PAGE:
Dublin’s foreign minister rejects allegations of ‘meddling’ in Northern Ireland

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Ireland’s foreign minister has denied that Dublin is “meddling” in UK politics by taking part in talks at Westminster on the restoration of power-sharing government in Northern Ireland.

Former first minister Lord Trimble has warned Wednesday’s meeting of the British-Irish Intergovernmental Conference in London comes close to breaching principles enshrined in the Good Friday Agreement that Dublin will have no role in internal UK politics.

But Simon Coveney insisted the talks with Northern Ireland Secretary Karen Bradley and Cabinet Office minister David Lidington will not touch on decision-making in Northern Ireland, and instead on protecting the structures for devolved government to take place.

Mr Coveney told BBC Radio 4’s Today programme: “It is not meddling for two governments that are both co-guarantors of the Good Friday Agreement to try to ensure that that agreement works and that is what we are trying to do here.

“Decisions that are being made in Northern Ireland are a matter for the devolved government or the UK Government, that is true.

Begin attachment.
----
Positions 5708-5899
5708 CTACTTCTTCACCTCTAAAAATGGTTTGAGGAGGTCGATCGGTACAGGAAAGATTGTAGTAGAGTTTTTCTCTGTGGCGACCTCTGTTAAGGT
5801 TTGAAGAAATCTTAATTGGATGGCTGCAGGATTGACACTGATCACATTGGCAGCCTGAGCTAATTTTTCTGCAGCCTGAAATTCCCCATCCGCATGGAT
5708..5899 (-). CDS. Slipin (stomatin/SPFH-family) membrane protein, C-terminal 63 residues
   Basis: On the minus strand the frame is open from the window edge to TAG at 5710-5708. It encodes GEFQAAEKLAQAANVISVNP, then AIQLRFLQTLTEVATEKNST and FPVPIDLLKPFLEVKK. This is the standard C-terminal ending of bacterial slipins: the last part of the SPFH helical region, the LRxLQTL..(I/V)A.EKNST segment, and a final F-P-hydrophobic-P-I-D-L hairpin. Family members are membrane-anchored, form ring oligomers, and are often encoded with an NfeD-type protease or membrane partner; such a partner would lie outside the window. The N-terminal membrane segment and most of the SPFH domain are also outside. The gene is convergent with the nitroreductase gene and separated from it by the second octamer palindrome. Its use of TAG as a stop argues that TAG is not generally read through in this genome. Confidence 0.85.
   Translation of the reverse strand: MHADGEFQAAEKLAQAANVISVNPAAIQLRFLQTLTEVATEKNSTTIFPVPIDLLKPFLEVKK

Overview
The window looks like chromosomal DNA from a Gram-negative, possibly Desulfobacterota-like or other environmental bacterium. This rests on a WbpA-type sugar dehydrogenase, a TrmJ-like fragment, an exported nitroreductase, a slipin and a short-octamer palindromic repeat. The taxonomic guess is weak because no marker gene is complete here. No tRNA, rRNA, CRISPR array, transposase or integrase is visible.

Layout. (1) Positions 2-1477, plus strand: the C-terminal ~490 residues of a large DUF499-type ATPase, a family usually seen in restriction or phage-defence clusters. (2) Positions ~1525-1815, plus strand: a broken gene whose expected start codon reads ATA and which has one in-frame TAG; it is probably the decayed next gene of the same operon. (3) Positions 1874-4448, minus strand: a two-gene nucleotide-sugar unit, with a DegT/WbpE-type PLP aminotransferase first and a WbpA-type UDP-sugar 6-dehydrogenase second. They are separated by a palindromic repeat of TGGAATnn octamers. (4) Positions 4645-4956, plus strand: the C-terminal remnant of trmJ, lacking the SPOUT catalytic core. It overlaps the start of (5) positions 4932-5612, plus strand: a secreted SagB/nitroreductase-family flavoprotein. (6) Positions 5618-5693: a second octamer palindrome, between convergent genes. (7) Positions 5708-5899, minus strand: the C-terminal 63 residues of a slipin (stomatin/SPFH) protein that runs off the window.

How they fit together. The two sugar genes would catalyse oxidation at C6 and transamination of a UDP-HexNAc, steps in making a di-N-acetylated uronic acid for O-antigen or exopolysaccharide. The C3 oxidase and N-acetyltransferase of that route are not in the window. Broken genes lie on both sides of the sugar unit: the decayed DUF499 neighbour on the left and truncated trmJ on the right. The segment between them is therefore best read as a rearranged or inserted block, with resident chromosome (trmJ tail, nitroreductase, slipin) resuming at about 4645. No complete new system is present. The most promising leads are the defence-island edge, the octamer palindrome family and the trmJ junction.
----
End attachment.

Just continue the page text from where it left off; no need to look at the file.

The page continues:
“But we are not talking about devolved decision-making in Northern Ireland today, we are talking about the structures that can enable a functioning executive there that can bring normality back to Northern Irish politics.”

Mr Coveney said he is “very aware and very cautious when it comes to the role of the Irish Government in Northern Ireland”, and respects the concerns expressed by unionists over the Intergovernmental Conference being convened for the first time in over a decade.

Lord Trimble
Lord Trimble warned that Dublin should have no role in internal UK politics (Brian Lawless/PA)

But unionists have been wary of handing too much influence to Dublin and dismissed the gathering as a “talking shop”.

Lord Trimble said the meeting is “reaching the point of breaking” the principle set out in the Good Friday Agreement that the Irish Government should have no role whatsoever in the internal politics of the UK.

The former Ulster Unionist Party leader told BBC Radio 4’s Today programme it is unacceptable for Irish ministers to be involved in discussions on the restoration of Stormont.

“There has been pressure from Dublin to try to change the character of the inter-governmental conference in a way that would not be acceptable to unionists and probably not acceptable to the British Government either,” he said.

“I don’t regard this as a helpful situation. It’s likely to make matters worse.”

The Conference, which gives the Irish a consultative role on non-devolved issues affecting Northern Ireland, last met in 2007 and its return has proved controversial.

When it was last called security was a major part of its remit, but those powers were later devolved to Stormont.

David Lidington
Cabinet Office minister David Lidington is expected to attend (David Mirzoeff/PA)

Power-sharing crashed in January 2017 after a bitter row between the DUP and Sinn Fein over a botched green energy scheme.

The impasse later widened to include more traditional issues of contention, such as the Irish language, LGBT rights and how to handle to legacy of the Troubles.

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